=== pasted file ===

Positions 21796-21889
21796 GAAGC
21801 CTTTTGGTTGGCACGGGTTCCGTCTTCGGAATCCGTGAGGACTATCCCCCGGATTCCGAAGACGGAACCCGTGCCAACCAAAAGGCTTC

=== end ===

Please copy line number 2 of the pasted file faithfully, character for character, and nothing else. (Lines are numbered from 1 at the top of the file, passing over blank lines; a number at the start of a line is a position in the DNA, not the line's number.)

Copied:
21796 GAAGC